Diasporan Ukrainian comes in multiple varieties, with many sources: Halychana (“Galician”), Volyn and environs, and “Velyka Ukraina” (eastern and central Ukraine) are three. Volyn, unlike other areas of west Ukraine, is predominantly orthodox and has been under Russian control (alternating with Polish); its vocabulary has western and eastern influences/words. There was Polonization, but less so than in Halychyna. (It was the language of my childhood.)

    A hallmark of the Galician diasporan dialect is a marked linguistic lisp–diasporan speakers pronounce the “c” (s) as a “sh” when followed by the softening sign or і, я, ю.

    1. I did note in my article that not all words which are closer to Russian are due to Russification: “In fact, it’s interesting to see cases where the opposite is true—where the “diaspora” word is closer to both Polish and Russian than it is to standard Ukrainian (for example, “важне”), or closer to Russian than to Polish or standard Ukrainian. This may be explained by the fact that it is just an older Slavic word, as Andrew Sorokowski wrote in a comment under one of my previous posts: “some Old Galician words strike modern Ukrainians as russified, such as ‘vozdukh’ for ‘air’; there, however, are Old Church Slavonicisms, disseminated by the Greek-Catholic clergy in the 19th century.””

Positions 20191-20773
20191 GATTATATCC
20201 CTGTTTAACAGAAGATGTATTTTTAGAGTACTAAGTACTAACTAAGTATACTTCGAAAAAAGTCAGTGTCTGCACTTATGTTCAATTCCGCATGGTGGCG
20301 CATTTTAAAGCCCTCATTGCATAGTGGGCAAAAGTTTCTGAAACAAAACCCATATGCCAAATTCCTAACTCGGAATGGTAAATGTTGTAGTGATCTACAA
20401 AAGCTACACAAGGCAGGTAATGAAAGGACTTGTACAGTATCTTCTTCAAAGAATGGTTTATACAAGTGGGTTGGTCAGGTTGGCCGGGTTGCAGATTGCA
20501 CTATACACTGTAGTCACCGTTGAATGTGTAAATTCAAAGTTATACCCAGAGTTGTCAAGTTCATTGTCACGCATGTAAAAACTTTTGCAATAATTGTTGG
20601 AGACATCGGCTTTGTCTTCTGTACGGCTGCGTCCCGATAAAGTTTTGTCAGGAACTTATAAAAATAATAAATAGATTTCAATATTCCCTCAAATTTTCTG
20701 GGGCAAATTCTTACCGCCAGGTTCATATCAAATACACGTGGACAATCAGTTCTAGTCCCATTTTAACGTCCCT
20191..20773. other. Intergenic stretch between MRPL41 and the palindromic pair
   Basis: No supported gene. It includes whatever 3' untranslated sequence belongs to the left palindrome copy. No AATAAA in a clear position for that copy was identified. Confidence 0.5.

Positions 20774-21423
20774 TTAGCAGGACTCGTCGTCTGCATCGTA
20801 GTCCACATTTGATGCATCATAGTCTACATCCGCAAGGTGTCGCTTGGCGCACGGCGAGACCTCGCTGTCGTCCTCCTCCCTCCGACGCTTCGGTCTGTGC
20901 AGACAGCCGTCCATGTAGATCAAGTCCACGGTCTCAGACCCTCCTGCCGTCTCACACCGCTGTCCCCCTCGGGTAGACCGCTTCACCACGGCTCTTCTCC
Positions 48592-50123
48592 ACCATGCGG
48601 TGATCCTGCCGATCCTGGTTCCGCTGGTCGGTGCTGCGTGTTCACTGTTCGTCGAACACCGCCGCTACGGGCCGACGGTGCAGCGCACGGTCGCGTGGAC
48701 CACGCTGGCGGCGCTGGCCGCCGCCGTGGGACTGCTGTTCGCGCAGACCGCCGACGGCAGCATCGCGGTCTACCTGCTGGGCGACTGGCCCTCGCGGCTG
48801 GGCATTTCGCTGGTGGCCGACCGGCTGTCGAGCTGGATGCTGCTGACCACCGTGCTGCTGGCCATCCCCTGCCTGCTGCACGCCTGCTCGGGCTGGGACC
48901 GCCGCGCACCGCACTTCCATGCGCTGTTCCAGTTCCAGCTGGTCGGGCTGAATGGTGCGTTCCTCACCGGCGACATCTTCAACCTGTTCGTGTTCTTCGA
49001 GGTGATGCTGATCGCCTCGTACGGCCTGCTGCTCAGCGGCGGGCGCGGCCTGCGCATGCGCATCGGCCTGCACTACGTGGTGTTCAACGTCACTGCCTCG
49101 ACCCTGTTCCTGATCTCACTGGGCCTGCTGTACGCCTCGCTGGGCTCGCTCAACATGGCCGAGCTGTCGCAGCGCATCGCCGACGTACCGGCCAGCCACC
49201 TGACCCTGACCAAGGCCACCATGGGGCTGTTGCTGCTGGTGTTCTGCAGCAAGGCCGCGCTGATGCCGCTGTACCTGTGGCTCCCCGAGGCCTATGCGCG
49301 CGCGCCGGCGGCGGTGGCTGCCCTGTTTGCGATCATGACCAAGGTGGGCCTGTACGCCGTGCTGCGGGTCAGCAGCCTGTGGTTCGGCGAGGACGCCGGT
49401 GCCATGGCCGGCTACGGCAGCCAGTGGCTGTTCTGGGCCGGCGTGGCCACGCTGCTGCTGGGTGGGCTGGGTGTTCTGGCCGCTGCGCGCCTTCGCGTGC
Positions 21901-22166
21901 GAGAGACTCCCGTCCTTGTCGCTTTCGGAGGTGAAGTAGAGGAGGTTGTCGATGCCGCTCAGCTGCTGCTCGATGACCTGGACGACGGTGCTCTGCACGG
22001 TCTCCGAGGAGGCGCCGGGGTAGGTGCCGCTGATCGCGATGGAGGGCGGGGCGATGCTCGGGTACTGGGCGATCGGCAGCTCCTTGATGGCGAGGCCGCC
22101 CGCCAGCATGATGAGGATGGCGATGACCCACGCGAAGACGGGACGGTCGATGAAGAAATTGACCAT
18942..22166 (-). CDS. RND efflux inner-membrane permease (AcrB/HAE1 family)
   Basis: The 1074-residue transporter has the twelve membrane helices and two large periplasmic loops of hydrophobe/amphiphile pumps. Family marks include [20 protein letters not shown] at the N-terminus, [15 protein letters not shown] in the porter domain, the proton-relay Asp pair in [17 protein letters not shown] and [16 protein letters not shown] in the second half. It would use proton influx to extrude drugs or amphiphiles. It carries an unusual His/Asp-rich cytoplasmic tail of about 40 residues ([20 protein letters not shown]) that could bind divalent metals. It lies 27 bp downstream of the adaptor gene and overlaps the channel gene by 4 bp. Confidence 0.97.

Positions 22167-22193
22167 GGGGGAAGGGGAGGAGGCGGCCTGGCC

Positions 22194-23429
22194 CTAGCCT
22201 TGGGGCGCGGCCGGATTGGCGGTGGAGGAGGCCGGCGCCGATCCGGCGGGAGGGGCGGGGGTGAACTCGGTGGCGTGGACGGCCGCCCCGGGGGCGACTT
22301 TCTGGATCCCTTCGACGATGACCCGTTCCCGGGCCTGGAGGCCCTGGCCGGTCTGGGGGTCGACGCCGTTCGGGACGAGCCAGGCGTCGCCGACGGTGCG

And I also noted that while of course Galicia is not the only source of the Ukrainian diaspora community, it did have a large influence on the community, and that in any case, my article is specifically about the Galician diaspora community (I didn’t have much contact with other communities so I am not addressing them, which I tried to make clear in my article.)
      I have also written about prononciation in the Galician diasporan dialect here: